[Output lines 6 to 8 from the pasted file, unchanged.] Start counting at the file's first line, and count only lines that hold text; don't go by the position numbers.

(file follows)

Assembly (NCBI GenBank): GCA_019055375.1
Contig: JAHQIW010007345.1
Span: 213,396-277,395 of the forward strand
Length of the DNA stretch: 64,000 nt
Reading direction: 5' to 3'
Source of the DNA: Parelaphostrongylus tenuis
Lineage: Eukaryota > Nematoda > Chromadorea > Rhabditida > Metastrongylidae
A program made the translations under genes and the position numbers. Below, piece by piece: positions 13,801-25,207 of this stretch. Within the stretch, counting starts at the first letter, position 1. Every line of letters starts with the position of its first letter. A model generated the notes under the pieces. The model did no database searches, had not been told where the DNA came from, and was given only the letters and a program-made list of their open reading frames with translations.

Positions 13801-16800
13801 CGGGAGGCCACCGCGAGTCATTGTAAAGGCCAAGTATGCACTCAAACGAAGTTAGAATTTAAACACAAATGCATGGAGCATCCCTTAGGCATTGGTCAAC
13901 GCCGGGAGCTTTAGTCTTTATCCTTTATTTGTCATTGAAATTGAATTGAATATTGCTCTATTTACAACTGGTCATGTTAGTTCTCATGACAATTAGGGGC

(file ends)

Source of the DNA: Parelaphostrongylus tenuis
Lineage: Eukaryota > Nematoda > Chromadorea > Rhabditida > Metastrongylidae
A program made the translations under genes and the position numbers. Below, piece by piece: positions 13,801-25,207 of this stretch. Within the stretch, counting starts at the first letter, position 1. Every line of letters starts with the position of its first letter. A model generated the notes under the pieces. The model did no database searches, had not been told where the DNA came from, and was given only the letters and a program-made list of their open reading frames with translations.